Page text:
But not really. The headlining band took the stage, although “took” might be too strong an action to describe what they were doing. The best thing they had going was the guitar player’s hair cut, (long on the sides, bangs in the front) and, as in most situations, the woman, the drummer, doing all the work, barely visible in the back. Something with distortion and long drawn out, lingery chords and the lead singer said, I mean, sang, some stuff, and it was all very boring.
What’s so important about you? I said, to the band or nobody in particular. And after a couple of songs, we left.
IF we travel back in time to 2006, “Back to Black” hits the United States.
Not what’s so important about you, but “Ms. Winehouse, you are so important.”
There is a space where we all get lost. We begin this journey for different reasons. Those of us without any positive relationship models or control of our hormones possibly took our first steps as adolescents or teenagers. Some may have smacked into this wall, completely unaware, convinced that their relationship to love and romance was infallible.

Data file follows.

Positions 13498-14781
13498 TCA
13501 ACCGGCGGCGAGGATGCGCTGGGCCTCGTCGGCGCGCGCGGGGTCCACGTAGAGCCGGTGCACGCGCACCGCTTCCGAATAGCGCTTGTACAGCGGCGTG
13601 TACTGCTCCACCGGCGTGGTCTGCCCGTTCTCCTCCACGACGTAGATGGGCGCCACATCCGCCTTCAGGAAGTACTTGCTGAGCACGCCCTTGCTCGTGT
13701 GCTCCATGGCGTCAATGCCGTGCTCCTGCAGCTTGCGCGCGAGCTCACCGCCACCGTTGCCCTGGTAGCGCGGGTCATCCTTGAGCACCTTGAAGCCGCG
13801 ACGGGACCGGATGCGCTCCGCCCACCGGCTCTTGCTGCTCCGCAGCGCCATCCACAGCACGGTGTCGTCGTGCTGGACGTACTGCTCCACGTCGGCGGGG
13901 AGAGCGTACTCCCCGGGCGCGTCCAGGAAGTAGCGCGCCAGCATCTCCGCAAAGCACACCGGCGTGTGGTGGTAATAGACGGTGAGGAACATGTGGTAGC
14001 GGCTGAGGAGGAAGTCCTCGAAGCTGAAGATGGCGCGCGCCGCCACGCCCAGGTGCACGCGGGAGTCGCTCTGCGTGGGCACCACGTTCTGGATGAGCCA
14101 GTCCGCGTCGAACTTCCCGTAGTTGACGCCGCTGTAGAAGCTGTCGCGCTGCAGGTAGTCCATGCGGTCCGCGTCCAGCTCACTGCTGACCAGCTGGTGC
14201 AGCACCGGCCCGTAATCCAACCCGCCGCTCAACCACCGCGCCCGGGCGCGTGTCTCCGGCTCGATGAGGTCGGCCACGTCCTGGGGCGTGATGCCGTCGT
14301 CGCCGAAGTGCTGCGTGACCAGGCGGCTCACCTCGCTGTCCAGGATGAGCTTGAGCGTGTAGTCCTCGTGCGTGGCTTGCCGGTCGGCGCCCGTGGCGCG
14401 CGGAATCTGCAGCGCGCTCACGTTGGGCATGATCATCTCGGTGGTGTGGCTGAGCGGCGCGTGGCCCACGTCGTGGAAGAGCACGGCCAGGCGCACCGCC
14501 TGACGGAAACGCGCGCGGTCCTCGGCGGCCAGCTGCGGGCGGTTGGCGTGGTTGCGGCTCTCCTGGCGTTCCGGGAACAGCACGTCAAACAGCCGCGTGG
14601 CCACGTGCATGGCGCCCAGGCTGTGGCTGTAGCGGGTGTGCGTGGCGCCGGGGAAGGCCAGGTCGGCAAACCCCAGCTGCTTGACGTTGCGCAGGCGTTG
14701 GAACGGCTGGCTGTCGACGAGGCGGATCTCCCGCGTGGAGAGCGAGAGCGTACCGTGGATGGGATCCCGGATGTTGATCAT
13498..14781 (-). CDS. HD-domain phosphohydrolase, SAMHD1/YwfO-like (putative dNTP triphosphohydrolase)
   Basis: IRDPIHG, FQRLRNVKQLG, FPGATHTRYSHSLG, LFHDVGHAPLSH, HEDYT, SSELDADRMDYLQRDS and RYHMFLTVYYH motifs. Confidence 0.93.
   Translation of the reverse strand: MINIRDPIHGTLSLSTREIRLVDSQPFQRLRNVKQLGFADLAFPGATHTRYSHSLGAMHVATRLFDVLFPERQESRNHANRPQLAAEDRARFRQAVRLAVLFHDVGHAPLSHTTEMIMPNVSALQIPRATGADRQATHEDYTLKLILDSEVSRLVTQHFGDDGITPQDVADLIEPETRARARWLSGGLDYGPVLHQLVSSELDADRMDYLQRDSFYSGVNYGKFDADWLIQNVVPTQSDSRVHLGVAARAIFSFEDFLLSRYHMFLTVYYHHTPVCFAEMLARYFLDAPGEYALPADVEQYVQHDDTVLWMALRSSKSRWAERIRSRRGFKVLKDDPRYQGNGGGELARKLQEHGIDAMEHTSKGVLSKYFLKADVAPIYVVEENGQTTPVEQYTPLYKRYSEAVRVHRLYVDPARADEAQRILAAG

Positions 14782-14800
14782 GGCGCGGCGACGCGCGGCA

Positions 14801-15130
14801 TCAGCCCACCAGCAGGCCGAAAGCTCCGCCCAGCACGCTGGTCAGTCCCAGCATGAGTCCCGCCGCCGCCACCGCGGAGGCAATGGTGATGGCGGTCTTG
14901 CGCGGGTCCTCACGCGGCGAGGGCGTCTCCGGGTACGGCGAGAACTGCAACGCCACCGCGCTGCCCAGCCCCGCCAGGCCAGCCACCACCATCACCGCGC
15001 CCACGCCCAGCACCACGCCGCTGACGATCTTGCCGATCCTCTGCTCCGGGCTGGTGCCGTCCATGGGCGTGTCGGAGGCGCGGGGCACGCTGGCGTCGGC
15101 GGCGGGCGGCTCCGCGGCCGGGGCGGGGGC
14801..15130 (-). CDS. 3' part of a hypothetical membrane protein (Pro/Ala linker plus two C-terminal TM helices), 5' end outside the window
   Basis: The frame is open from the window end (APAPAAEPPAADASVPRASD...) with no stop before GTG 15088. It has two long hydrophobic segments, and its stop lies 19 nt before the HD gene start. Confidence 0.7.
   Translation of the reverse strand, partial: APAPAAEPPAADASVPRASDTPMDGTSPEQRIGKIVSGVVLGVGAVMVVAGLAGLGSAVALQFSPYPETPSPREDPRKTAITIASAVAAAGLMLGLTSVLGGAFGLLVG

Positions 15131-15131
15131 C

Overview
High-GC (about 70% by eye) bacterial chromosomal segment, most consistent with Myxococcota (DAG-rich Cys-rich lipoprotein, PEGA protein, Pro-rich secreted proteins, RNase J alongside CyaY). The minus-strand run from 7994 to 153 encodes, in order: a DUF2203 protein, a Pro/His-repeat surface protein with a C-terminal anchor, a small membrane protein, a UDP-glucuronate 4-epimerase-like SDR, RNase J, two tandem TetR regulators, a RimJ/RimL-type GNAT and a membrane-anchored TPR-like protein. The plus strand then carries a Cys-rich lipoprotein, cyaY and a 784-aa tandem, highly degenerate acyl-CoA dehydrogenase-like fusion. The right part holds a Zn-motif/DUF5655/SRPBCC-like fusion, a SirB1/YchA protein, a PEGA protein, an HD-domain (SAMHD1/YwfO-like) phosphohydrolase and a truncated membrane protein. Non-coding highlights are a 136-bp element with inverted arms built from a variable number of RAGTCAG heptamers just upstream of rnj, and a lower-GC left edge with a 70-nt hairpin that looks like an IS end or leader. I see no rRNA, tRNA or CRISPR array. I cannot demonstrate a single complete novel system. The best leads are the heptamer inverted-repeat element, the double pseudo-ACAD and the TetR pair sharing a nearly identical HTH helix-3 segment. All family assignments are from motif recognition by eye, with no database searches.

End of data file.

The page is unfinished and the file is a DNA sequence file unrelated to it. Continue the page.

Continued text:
It’s an awful place. Full of pain and self doubt, suffering and heartache, other girl-women who are prettier than you and have no cellulite, vanilla vodka, American Spirits, and Amy Winehouse Songs.
It didn’t matter that she was 10 years younger than me, this skinny little bitch was belting out shit from I don’t know what, and what? I knew exactly what she was talking about and she took my lack of self-control and low self-esteem and made it, well, she made it sexy. All my indiscretions, all my indecipherables, all my indefensible actions… she made them cool.
I embraced my inner Amy Winehouse and wore my darkness like a badge of fucking honor, like anyone who ever had their heartbroken and smashed to pieces did post-2006. Her songs were a weapon to fight off the darkness, a tool you could use to begin to climb yourself out.